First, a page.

Common complaints include acute intolerance to light and noise, chemical smells of all kinds, extreme fatigue, muscle pain, swollen joints, muscle weakness, shortness of breath evolving frequently into asthma, anemia, chronic urinary tract infections, nausea, diarrhea, migraines lasting days, tingling in hands and feet, irregular heart beat, watery and itchy eyes, generalized itching and more. Harvard University’s environmental medicine publication, Environmental Health Perspectives, published a survey in September of this year showing that about one third of MCS patients became ill from pesticides, another third from solvent exposure. Similar results were obtained in a study done by the University of Toronto and submitted to the Hon. Jane Stewart by Dr. Lynn Marshall, the director of the Environmental Health Clinic at Sunnybrook & Women’s College Hospital.
Rachel Carson’s research in the 1960s into the health effects of the pesticide DDT, a declassified biological warfare chemical from World War II, showed that small, frequent exposures to a toxic chemical can cause permanently disabling illness or cancer. This finding turned upside down the traditional notion that the amount of a poison determined how sick one became. In 1960, 10 billion pounds of toxic chemicals were released into soil, air and water. Currently, about 35 billion pounds of pesticides, organic solvents and other products containing heavy metals are released annually. Most have never been tested for their health effects. However, as more and more people are affected, scientific investigation has increased rapidly: in the 1950s the world medical literature had five articles on the subject; in 1997 only 120 research studies existed; today more than 10,000 are listed.
In 2001 the Ottawa-based Environmental Illness Society of Canada commissioned the first socio-economic study of MCS. This showed that about four million Canadians are chemically sensitive, about 500,000 severely so. Some 5,000 are relatively disabled as a result and roughly 50 to 60 people are forced to seek assistance such as federal pension benefits. Among the most severe cases about 60% attempt suicide. This illness costs $10 billion in lost productivity, about $1 billion in lost taxes and another $1 billion in avoidable health costs.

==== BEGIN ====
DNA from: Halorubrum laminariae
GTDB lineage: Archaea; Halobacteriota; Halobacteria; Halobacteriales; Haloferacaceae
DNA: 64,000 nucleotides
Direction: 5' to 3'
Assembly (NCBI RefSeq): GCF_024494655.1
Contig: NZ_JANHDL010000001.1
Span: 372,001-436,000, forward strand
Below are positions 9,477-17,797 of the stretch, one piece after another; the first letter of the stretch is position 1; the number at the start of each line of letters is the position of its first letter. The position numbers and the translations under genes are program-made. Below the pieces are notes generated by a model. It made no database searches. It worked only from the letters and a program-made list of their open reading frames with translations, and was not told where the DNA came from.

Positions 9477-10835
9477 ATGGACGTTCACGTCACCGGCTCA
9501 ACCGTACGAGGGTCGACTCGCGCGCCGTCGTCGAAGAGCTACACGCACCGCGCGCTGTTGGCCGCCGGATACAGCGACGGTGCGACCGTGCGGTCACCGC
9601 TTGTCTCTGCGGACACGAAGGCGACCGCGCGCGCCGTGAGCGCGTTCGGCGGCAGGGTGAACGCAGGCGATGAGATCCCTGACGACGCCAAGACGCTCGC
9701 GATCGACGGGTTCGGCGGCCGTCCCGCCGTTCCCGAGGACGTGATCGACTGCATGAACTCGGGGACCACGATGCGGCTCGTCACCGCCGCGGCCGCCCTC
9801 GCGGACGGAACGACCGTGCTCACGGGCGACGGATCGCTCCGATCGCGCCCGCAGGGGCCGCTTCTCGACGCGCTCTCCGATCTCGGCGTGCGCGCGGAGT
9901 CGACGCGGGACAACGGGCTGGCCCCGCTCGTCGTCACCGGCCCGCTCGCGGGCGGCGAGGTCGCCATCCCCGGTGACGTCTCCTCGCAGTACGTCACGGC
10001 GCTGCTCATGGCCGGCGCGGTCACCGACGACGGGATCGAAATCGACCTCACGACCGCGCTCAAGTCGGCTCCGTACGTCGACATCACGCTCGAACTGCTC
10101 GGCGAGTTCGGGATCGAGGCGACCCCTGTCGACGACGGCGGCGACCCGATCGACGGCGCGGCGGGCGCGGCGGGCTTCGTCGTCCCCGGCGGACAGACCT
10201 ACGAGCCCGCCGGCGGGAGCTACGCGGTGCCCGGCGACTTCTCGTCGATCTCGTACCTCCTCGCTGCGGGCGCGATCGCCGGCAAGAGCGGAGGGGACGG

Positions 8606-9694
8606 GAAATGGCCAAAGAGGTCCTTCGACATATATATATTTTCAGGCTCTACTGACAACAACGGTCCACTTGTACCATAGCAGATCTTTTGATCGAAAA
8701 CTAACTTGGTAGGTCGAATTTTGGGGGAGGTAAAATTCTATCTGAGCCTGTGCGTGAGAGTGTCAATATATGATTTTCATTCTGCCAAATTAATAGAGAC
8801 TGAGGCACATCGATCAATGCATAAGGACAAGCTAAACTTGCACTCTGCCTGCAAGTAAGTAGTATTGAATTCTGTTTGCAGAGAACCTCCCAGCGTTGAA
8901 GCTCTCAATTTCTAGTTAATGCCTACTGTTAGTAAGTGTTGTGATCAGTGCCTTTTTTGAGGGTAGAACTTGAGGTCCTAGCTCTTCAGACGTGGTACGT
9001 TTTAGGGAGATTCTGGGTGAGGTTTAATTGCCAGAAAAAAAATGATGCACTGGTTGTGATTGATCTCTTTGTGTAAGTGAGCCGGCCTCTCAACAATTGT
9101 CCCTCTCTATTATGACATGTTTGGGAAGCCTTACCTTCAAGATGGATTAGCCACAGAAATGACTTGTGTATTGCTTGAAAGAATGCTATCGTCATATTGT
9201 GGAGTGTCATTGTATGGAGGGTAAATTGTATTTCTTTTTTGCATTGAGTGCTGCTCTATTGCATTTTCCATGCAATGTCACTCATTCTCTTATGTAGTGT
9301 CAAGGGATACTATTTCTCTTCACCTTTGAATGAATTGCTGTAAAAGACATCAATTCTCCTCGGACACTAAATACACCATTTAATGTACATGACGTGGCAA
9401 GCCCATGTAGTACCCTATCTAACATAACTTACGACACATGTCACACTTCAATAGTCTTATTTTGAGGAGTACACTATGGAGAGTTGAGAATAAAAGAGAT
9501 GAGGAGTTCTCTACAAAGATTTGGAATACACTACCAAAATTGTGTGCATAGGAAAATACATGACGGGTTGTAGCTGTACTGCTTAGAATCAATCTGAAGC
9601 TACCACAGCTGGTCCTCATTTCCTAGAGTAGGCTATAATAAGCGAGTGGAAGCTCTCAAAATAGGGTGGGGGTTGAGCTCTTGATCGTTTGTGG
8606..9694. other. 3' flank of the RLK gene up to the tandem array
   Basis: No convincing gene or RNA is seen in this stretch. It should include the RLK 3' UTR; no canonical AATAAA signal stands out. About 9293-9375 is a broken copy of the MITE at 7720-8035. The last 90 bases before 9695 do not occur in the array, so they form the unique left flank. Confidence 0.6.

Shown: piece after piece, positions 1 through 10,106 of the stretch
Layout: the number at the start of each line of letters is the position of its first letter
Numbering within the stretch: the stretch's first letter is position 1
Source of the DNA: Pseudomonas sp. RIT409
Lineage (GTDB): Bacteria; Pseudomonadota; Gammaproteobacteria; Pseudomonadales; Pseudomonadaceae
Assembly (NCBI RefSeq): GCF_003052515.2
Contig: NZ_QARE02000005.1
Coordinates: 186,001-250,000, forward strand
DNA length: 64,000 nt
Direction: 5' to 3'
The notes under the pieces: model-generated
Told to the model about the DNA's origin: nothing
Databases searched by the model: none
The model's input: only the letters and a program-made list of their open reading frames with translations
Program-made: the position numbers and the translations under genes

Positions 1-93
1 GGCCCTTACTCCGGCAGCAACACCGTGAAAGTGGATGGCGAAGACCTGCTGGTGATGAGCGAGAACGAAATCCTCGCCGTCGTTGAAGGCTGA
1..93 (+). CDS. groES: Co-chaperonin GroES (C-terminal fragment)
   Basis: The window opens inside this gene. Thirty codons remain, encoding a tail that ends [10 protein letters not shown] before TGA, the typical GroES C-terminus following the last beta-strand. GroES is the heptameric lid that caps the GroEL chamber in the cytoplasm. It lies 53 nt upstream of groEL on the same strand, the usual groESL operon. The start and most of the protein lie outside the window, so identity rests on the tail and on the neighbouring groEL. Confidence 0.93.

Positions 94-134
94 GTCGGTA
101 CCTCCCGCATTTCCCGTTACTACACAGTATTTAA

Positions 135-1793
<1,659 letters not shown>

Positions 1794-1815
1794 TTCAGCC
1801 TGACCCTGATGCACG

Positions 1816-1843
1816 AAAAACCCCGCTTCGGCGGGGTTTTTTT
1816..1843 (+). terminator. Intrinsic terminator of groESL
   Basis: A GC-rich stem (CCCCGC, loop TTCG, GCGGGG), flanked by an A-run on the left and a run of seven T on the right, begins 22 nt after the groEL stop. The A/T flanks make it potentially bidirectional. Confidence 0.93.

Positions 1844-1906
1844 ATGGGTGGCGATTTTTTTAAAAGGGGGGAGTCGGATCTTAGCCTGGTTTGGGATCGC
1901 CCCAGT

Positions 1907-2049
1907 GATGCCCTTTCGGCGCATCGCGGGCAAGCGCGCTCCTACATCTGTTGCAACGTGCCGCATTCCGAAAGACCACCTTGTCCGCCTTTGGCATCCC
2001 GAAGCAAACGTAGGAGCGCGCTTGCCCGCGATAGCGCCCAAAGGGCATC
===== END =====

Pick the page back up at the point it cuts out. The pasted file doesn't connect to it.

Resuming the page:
The subject of medical research worldwide, MCS now has many clearly defined biomarkers and sophisticated as well as very simple and inexpensive tests are available to establish a clear diagnosis for each of the different MCS syndromes. In 2000 the Canadian government published a report urging reform of the pesticide legislation (which has been done), and recommending that MCS be officially recognized and its treatment covered by Medicare (not yet done). But now that the Canadian Medical Association Journal published a whole series of research papers (April through June 2002) on the health effects of the environment, and the Ontario College of Family Physicians is hosting its first conference on the subject this October, maybe MCS will become fully recognized at last. The Ontario Human Rights Commission already instructed the Ministry of Health on April 9, that people sensitive to pesticides must be protected from any spraying for West Nile virus.